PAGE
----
Cinema Monolith

Reviews of movies from my giant DVD tower, and more.

Joe Kidd

Joe Kidd - poster best cropCinema Monolith: 8/10 This film is part of the Cinema Monolith collection!
IMDb: 6.5/10
Leonard Maltin’s Movie Guide: ** out of 4

Released on July 19, 1972
Rated PG
88 minutes

Directed by John Sturges

Written by Elmore Leonard

Cast: Clint Eastwood, Robert Duvall, John Saxon, Don Stroud, Stella Garcia, James Wainwright, Paul Koslo, Gregory Walcott, Dick Van Patten, Lynne Marta, Joaquin Martinez, John Carter, Clint Ritchie, Pepe Callahan

Once again, I found myself delightfully impressed with a Clint Eastwood film that had made no impact on me years ago, but for some reason really struck a chord this time around. Here, it was the John Sturges-directed Western Joe Kidd, starring Eastwood as the title character, an ex-bounty hunter hired by Robert Duvall to help track a Mexican revolutionary, played by John Saxon, who plans to incite a revolt against local landowners. When Duvall begins killing Saxon’s people in cold blood, and takes the populace of a local village hostage, Clint begins to rethink his loyalties…especially when Duvall makes him a hostage as well.

As he did with several of his Westerns prior to the release of Joe Kidd, Eastwood played his character cool and dynamic, and by this time in his career he’d firmly established the attitude and style fans have come to know and appreciate; he was tough, he was confident, he had a dry wit, and he could expertly handle a gun. And best of all, he had a penchant for dealing with any manner of bothersome jerks, whether he was tossing one down a flight of stairs, casually bashing the same one in the throat with the butt-end of a rifle, or flinging a potful of beans into one’s face, then knocking him senseless with the now-empty pot (probably my favorite moment of the movie).

All of this was enriched by the direction of Sturges and Elmore Leonard’s screenplay, one of the few he’s written—or that have been based on his work—that actually retained the atmosphere and texture of his Western and crime novels; the film was just loaded with classic Leonard dialogue and touches. The look of the film wasn’t bad, either: the sets, cinematography (by Eastwood regular Bruce Surtees), and art direction were all impressive, and Sturges took his wide camera frame and made great use of several majestic backdrops in California, specifically those in and around Yosemite, Lone Pine, and the Inyo National Forest.

This was a well-done and enjoyable revisionist Western, with Eastwood creating another iconic character in the ‘Man with No Name’ mold, whose actions and dialogue make him an absolute blast to watch. But what surprises me is, Joe Kidd isn’t as highly regarded a film as I would’ve expected, and has garnered quite a number of lukewarm ratings and reviews over the years. Well, just forget all that; when compared to other films in Eastwood’s canon of Westerns, or even his films in general, I’d say this one ranks right up there with his best.  (8/10)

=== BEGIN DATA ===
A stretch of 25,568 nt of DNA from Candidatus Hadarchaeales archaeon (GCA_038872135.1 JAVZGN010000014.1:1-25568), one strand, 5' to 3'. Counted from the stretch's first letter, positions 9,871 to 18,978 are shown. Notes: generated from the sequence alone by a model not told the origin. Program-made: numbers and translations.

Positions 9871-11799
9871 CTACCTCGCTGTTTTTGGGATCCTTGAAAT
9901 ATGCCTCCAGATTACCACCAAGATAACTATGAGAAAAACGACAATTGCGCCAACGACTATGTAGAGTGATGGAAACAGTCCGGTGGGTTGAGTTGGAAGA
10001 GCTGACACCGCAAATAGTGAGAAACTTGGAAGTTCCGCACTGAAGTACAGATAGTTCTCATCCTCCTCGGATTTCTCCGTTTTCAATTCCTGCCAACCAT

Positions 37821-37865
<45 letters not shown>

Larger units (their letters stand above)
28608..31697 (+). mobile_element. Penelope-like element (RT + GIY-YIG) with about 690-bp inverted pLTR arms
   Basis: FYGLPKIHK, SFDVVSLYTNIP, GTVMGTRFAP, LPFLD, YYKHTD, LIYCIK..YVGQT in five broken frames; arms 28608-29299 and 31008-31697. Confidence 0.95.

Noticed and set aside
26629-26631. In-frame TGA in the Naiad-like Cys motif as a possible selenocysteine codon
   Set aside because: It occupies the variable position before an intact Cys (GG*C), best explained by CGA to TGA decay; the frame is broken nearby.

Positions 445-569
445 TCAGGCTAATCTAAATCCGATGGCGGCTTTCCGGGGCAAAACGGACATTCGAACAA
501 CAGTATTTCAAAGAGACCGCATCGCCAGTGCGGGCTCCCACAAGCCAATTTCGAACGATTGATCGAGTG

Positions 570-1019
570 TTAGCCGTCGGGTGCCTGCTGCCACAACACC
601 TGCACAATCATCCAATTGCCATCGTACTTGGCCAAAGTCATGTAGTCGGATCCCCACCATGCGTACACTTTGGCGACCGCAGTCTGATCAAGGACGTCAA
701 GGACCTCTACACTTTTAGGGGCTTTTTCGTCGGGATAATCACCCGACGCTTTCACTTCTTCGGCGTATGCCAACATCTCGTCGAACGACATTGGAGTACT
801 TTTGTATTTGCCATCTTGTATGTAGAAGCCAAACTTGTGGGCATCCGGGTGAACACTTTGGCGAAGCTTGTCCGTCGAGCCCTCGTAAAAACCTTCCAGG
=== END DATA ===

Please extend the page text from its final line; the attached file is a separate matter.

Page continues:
6 comments on “Joe Kidd

  1. Dracula
    2/8/18

    Dick Van Patten from Eight is Enough! He must have played some goofy guy in the movie. Hard to picture him in a western with Clint.

    • Todd B
      2/8/18

      Don’t worry, ol’ Dickie was nowhere near a horse, and didn’t ride with Clint, with his six-guns blazing. He had a very minor role as a hotel manager, and was in two scenes, and had a few lines of dialogue. And you’re exactly right: he played a goofy guy.

  2. geelw
    2/8/18

    Haven’t seen this in a few decades (eek). Looks as if if it’s time to revisit it. Of course, that often means TCM will run it the day after I track down the DVD.

    • Todd B
      2/9/18

      Buy the DVD, don’t open it, hold on to the receipt, wait a few days, watch it on TCM, then return it! But seriously…I’m curious to hear what you think whenever you get to watch it.

  3. Pretty high praise for this one. I fall into that category that says…..eh, it’s just another Eastwood flick. I don’t have anything against it but I will say it’s a John Sturges film that isn’t. It’s so much a Clint Eastwood styled film I have to wonder sometimes if Sturges walked and Clint did directorial duties. Or did Sturges just play to the growing Clint mystique and add to it? It’s littered with Clint’s crew from Buddy Van Horn to James Fargo and also Malpaso is the production company. Sturges? Hard to see it that way. Nice cast though, Saxon and Duvall favorites and slimy Paul Koslo a welcome 70’s face.

    • Todd B
      2/9/18

      It’s funny that you see it as a ‘Eastwood-styled’ film, which you’d think I would as well, but instead I see it as a ‘Elmore Leonard-styled’ film. And while researching for this review I read that Eastwood futzed with the script a bit and made it more ‘Kidd-centric’, which to me makes sense, since the film is called Joe Kidd. If it’s true, I’m sure Sturges and Leonard weren’t all too thrilled with those changes. But if the story was instead centered on John Saxon, and the movie called Luis Chama, I’m not sure I’d care all that much to see it.

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